Democratic council challengers each raise about $10K more than Fenwick
Supervisor Palmer tops Lowry in first finance report of 2017
Two Democratic challengers for Charlottesville City Council outraised incumbent Bob Fenwick by about $10,000 each in the first quarter of 2017, state documents show.
In Albemarle County, Supervisor Liz Palmer, a Democrat, outraised John Lowry, her Republican foe, in her bid for a second term representing the Samuel Miller District.
All local candidates who have filed to run for office in Albemarle County and Charlottesville have submitted campaign finance reports covering activity in the first three months of 2017, according to paperwork filed with the State Board of Elections.
Two seats are up in the Charlottesville City Council race.
Both Democratic challengers in the June 13 primary raised more than $10,000, including in-kind donations, while Fenwick raised significantly less.
Heather Danforth Hill raised $12,634 in the first quarter and spent $6,734 during the period. Significant contributions include $1,500 from herself, $1,000 from Carol Hurt and $1,000 from Tim Davis. Andrea Anderson contributed $750 and five people donated $500 each.
Carol Hurt is a current member and Hill is a former member of Charlottesville Tomorrow’s board of directors.
Hill also reported $1,500 in services from Robert Radifera Photography, as well as $1,223 in other in-kind donations, including some from herself. Her campaign spent $3,934 on expenses, including $1,560 to Capitol Promotions and $1,016 for T&N Printing. She had an ending balance of $5, on March 31.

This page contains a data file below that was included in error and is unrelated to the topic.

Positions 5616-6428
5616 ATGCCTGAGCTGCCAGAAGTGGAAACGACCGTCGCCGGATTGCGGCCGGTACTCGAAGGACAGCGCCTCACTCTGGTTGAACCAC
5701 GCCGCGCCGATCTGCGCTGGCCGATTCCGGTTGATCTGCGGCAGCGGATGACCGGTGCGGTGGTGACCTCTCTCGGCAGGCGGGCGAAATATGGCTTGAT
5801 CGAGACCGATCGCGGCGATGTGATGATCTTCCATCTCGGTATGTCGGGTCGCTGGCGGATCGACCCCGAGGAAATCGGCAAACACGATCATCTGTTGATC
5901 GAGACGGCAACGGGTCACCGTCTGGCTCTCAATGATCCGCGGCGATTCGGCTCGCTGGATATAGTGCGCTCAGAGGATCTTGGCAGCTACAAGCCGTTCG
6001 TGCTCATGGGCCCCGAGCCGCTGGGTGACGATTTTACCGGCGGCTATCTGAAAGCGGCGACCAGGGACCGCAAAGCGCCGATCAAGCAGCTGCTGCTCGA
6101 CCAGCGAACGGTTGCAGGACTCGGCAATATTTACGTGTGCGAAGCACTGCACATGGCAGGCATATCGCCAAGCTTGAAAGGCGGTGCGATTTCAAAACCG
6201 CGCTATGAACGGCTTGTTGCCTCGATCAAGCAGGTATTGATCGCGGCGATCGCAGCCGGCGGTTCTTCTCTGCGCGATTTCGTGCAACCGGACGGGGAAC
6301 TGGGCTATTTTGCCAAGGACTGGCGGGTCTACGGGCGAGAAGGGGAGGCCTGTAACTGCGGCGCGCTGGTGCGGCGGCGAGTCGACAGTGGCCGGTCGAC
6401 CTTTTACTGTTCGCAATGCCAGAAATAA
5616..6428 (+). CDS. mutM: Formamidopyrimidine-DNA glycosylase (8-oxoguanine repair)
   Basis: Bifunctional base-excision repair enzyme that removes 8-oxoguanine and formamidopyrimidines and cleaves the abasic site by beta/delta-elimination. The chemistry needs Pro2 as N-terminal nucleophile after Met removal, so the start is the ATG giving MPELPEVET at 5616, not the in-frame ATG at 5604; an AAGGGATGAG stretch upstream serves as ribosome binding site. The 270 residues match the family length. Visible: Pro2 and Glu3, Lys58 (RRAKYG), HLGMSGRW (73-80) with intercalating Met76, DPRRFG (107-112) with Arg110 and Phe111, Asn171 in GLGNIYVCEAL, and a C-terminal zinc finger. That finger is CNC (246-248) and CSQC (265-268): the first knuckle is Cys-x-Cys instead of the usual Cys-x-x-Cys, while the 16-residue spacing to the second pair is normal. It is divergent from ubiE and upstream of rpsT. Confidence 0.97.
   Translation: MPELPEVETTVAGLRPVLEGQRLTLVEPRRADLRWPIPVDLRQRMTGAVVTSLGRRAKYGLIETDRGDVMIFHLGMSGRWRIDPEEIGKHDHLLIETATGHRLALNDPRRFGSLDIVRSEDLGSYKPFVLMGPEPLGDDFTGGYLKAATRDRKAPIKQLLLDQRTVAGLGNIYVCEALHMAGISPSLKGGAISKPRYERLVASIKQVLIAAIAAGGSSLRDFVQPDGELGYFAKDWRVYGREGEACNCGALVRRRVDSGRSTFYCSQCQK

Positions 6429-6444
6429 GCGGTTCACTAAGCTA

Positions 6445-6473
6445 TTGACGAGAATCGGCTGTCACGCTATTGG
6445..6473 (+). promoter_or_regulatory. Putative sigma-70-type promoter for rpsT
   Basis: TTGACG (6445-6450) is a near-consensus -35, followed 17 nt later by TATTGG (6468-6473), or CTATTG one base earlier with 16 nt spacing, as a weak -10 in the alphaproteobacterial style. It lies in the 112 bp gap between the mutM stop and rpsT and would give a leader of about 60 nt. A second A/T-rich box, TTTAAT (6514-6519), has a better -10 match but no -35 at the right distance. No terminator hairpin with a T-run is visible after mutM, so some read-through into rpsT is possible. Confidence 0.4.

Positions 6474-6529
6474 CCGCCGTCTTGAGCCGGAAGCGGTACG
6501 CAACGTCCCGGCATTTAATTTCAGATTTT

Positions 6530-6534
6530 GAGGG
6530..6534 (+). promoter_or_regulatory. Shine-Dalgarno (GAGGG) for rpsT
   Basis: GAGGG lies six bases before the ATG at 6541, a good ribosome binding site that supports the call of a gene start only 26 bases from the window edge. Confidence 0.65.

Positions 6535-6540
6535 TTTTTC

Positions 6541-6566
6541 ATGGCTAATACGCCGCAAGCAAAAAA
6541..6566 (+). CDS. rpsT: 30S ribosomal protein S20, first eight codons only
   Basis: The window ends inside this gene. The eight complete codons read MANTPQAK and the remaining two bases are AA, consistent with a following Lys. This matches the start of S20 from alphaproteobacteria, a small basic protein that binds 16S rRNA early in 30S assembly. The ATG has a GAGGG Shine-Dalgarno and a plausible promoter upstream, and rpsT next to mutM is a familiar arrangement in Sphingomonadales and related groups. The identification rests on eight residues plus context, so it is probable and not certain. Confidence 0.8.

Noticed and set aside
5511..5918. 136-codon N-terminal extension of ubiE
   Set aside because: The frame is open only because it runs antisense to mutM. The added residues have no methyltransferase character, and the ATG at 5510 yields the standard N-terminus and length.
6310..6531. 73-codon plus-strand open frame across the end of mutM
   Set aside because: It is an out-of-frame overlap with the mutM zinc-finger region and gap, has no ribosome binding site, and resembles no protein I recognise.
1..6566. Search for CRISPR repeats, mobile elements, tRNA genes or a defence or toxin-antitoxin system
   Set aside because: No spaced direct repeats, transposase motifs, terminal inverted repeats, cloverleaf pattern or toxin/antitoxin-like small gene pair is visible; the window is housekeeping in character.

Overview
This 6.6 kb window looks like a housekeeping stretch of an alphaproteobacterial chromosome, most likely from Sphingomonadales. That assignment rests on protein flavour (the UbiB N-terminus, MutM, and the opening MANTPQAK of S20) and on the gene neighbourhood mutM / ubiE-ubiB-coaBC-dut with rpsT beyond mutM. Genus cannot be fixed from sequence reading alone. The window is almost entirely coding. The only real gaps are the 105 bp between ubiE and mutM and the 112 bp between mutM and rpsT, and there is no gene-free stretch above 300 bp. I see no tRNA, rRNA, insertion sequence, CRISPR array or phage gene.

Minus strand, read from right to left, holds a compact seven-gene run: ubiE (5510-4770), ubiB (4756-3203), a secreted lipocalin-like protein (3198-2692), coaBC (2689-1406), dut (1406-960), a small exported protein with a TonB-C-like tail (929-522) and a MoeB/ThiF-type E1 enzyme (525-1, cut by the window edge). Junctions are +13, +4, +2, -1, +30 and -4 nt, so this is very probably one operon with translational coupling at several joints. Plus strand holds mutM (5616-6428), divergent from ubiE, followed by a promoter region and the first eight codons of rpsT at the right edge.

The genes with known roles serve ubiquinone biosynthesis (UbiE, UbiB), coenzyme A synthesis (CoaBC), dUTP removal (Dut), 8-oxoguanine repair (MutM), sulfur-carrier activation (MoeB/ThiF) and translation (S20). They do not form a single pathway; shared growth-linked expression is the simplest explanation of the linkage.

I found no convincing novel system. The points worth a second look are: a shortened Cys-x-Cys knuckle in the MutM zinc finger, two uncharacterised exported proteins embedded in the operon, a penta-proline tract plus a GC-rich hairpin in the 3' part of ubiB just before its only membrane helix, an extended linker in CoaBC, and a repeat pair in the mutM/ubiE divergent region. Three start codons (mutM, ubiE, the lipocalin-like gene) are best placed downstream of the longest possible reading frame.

Amy Laufer raised $11,230 in cash and reported $156 in in-kind contributions. Her biggest donation of $2,000 was from her husband, Aaron. Real-estate broker William Walton donated $1,500, as did Douglas Brooks.
Laufer spent $2,501 during the period, including $939 on signs, and had $8,728 in the bank on March 31.
Fenwick raised $1,549 during the period with three contributions that came from former city councilors. Dede Smith gave $500, Tom Vandever gave $250 and Kevin Lynch contributed $200. Fenwick also reported a loan of $ to himself, as well as $599 in contributions under $100. The incumbent spent $ in the quarter.
All three Democrats paid a $ filing fee to participate in the Democratic primary.
“By law, the primary filing fee is equal to 2 percent of one year’s minimum salary for the office sought,” said city registrar Rosanna Bencoach. “If the candidate is unopposed for the nomination, then a primary is not held for that office, and the filing fee is later refunded.”
All independent candidates who have filed also submitted reports.
Nikuyah Walker raised $426, including a $200 donation from Walt Heinecke. She spent $28 and has a balance of $397.
Paul Long reported $200 in contributions, including $140 from himself. He spent $ on printing and postage. Dale Woodson reported $125 in campaign contributions and $ in spending on bumper stickers.
Nancy Carpenter filed a report that stated she had no campaign activity during the reporting period.
Albemarle County supervisors
In the only contested race for the Albemarle County Board of Supervisors, Samuel Miller District incumbent Liz Palmer outraised her Republican challenger, John Lowry.
Palmer raised $7,200 in the first quarter of the year and had a balance of $8,979 on March 31. She only spent $110 during the period. Palmer’s largest donation of $5,000 came from Ivy resident Sonjia Smith, a fre-quent benefactor of Democratic candidates.
The incumbent received $500 donations from Denise Walsh and Leslie Wilcox and $250 donations from Richard Brewer, Denise Lunsford and Cynthia Neff.